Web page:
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Mark Perakh's Web Site

More about "heresy" in science

By Mark Perakh

Posted April 15, 2004

When reading Andrea Bottaro's fine post where he tells telltale stories about non-orthodox ideas taking hold in mainstream biology, it reminded me some stories that took place in my field.

I am taking the liberty of telling here a story from my own past.

I guess the name of Lev Landau is known to many readers of this site. He was a very prominent theoretical physicist, a Nobel laureate and a founder and a long-time leader of a group of outstanding theoretical physicists in Russia. His authority among physicists in the USSR was immense and undisputed. To argue against Dau (as he usually was referred to) one could only at one's peril. Every physicist viewed it an honor to be allowed to give a presentation at Landau's famous weekly seminar. If Landau approved the presentation it would immensely enhance the prestige of the presenter. On the other hand, if Landau disliked the thesis he would make mincemeat of the offender with a few very caustic and witty remarks.  After being thus disparaged, the hapless offender had nowhere to appeal. 

There was in the USSR a professor of physics by the name of Pines who authored an authoritative book on X-rays technique. In the fifties he submitted to Landau a paper which he wished to present at Landau's seminar. This paper was a theoretical treatise about Poisson coefficient. Poisson coefficient is the ratio between the transverse and longitudinal strains of a solid body. It had been a commonly accepted view that Poisson coefficient may have only positive values up to k=1/2. Positive value of k means that when a body is stretched along some axis, it shrinks in the transverse direction. (For example, this is stated this way in the famous Feynman's Lectures on Physics). In fact, a thermodynamic analysis (which I performed in '69) shows that no law of physics forbids a negative value of k, so that k may in principle have values between -1 and +1/2.

Negative k means that a body, while being stretched along some axis, would simultaneously expand along the transverse direction.  Such a behavior was, though, never observed, and to the best of my knowledge, the thermodynamic analysis I mentioned was never conducted before, so the common notion had been that k is always positive and not exceeding 1/2.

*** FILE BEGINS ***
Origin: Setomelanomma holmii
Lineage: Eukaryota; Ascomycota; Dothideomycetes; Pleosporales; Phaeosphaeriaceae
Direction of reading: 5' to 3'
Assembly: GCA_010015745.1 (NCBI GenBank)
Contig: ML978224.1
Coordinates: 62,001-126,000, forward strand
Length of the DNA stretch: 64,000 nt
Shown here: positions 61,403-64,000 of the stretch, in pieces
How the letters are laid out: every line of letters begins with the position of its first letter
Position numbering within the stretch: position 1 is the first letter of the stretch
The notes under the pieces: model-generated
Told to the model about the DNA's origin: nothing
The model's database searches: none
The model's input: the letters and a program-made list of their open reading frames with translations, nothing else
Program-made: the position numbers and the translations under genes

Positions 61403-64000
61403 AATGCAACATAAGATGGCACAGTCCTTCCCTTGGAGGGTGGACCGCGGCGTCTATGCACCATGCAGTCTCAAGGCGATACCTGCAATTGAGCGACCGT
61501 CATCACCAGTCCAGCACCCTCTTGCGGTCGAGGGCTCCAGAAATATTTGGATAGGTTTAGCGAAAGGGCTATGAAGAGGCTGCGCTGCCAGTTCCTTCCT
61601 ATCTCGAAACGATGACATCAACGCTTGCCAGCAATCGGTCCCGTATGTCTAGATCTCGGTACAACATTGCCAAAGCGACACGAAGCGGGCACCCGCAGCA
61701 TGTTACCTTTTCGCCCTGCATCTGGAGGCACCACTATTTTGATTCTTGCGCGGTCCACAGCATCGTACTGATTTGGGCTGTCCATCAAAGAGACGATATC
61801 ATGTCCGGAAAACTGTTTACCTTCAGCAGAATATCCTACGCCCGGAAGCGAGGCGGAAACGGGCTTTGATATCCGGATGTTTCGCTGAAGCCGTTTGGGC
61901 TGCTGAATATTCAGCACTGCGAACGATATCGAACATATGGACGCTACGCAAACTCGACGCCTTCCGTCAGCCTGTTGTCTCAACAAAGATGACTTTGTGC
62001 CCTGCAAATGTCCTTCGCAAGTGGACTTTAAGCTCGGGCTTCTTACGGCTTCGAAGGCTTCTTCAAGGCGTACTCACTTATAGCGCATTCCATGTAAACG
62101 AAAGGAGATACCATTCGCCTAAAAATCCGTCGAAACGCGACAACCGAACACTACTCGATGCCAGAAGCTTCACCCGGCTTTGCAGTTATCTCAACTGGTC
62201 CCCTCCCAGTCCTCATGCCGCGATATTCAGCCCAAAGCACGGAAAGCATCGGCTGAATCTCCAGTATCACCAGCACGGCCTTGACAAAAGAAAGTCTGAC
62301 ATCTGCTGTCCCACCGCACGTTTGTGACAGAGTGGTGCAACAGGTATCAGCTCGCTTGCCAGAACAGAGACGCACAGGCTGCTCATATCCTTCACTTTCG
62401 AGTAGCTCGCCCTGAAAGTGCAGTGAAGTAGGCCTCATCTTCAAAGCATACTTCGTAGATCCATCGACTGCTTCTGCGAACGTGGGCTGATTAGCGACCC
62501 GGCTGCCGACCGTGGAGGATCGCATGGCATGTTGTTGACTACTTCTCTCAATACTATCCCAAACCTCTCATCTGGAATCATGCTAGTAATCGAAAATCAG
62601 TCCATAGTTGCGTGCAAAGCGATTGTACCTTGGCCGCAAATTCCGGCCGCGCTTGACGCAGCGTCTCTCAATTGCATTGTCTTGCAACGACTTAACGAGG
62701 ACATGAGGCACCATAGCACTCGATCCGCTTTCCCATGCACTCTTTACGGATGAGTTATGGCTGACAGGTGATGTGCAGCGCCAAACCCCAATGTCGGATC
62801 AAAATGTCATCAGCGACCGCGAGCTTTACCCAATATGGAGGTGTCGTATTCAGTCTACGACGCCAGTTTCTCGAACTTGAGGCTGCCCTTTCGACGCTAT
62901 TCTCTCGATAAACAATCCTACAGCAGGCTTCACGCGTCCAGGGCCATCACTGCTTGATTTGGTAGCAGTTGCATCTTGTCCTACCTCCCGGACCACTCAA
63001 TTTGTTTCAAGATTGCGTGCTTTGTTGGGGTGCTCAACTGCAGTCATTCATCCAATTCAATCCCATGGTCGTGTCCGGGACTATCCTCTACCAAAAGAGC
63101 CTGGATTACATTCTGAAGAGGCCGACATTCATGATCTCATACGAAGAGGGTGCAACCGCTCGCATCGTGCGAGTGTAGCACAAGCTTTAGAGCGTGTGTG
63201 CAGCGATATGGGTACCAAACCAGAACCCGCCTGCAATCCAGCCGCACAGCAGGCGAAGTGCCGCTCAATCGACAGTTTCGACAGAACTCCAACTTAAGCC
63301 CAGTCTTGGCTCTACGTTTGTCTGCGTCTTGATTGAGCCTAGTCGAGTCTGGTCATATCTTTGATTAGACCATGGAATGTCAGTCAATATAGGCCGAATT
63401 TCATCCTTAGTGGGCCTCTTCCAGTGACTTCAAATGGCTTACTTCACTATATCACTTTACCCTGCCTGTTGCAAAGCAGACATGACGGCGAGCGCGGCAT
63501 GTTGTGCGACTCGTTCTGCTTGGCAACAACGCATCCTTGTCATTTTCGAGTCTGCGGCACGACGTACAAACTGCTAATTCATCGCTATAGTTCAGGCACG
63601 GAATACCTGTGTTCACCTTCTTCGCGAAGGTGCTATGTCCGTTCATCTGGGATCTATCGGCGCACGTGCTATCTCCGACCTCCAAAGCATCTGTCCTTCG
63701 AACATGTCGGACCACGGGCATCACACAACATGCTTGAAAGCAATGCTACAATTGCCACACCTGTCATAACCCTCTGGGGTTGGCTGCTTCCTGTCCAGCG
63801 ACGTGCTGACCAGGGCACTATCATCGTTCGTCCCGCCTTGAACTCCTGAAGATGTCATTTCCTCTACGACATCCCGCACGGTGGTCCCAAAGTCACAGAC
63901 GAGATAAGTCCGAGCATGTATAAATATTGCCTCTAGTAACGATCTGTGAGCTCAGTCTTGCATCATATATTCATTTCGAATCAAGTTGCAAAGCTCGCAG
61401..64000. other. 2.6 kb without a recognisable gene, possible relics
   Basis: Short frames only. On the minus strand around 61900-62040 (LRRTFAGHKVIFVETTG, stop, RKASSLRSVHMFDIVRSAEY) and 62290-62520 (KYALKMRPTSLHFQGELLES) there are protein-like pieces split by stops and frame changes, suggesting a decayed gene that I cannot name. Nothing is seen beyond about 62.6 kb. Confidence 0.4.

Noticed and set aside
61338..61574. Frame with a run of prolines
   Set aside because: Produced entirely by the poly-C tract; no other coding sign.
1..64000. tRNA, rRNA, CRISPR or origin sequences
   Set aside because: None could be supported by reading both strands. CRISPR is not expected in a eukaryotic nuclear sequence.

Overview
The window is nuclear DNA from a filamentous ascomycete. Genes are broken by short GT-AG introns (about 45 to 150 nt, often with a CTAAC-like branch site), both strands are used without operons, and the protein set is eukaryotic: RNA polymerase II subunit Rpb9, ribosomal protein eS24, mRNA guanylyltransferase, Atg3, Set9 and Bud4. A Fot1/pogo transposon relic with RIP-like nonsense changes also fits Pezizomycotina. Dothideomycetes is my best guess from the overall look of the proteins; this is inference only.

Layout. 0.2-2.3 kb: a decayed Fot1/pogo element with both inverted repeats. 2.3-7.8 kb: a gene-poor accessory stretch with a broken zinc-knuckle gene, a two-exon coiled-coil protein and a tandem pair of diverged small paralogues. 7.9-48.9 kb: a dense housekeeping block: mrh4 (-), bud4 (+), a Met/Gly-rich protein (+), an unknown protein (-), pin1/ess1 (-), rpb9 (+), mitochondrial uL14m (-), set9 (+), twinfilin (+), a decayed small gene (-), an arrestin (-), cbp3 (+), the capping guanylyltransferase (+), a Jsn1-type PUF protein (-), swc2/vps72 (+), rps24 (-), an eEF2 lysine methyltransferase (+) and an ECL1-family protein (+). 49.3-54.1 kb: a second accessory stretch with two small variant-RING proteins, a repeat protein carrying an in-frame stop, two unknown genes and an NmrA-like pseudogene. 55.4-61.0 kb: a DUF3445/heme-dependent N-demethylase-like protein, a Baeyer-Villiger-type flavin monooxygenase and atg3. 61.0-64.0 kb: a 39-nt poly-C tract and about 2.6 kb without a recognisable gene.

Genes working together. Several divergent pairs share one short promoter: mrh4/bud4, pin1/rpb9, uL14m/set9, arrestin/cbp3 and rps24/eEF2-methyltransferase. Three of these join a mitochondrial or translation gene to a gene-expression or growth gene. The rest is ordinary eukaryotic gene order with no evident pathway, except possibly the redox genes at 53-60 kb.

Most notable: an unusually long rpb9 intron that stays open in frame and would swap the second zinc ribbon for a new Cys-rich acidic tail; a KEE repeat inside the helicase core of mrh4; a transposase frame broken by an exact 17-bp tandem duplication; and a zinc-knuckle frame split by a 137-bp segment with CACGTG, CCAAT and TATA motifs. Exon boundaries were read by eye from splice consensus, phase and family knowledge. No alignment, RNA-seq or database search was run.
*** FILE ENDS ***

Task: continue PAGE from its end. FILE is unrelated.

I have not read Pines's article so I don't know what his arguments were, except for the general idea – he suggested some theoretical consideration showing that solid bodies with a negative Poisson coefficient may exist. I could not read Pines's article for a simple reason – Landau derided Pines, and Pines's article was never published and was nowhere to be found. Some of my colleagues who happened to witness the story, told that, having looked over Pines's article, Landau said, "You know, Pines, if you swap i and e in your name you get the only body in the world that expands sideways when stretching." End of Pines's prestige and of his theory.

Now jump to 1969. I had at that time a doctoral student Vitaly Balagurov. He was one of only four of my doctoral students (out of the total of 26) who failed to get the doctoral degree. (In 1970 Balagurov had to abandon his research because of family circumstances). In '69 he was conducting experiments with films of magnetic alloys deposited in strong magnetic fields.

Balagurov was frustrated by the stubborn instability of the data he got while measuring stress in these films – which was the task I gave him. For a while I was busy with some other research and kept postponing a review of his data. Finally I turned to his raw data and, to my amazement, realized that the alleged instability was caused by what seemed to be a bizarre effect – when the films were stretched along one of the axes, they seemed to expand in the transverse direction. 

It was hard to believe, so I set out to check the data and to find the glitch in measurements which surely must have been somewhere. Together with Balagurov, we conducted hundreds of measurements, modifying the set-ups, the conditions etc, and, after a long-long series of experiments (as far as I recall, it took a whole year) I came to the conclusion that it was a real effect – these films had a negative Poisson ratio!

Of course everybody knew it was impossible – the great Landau himself said so a few years earlier and destroyed the poor Pines who dared to suggest otherwise. What could I do – to openly go against Landau and common knowledge?  That was exactly what I did. I wrote an article (with Balagurov as a co-author) where not only described the experimental results but also dared to offer a model suggesting a mechanism for the observed bizarre phenomenon, and sent it to the  prestigious journal of the Academy of Sciences – Fizika Tverdogo Tela (Physics of Solids).

The submissions to this journal always are reviewed by at least two anonymous referees. It usually takes some time. What happened, neither Landau's prestige nor the "common knowledge" played a role – our article was published, and unusually soon - in less than two months.  The "orthodox" scientific "establishment" was obviously more interested in the unusual results than in preserving prestige, orthodox views, or using the alleged mechanism of peer-review to kill unwanted data – all those malaises of science attributed to it by the ID crowd.

In physics and biology alike – what counts is evidence, and that is what the ID champions have in a very short supply.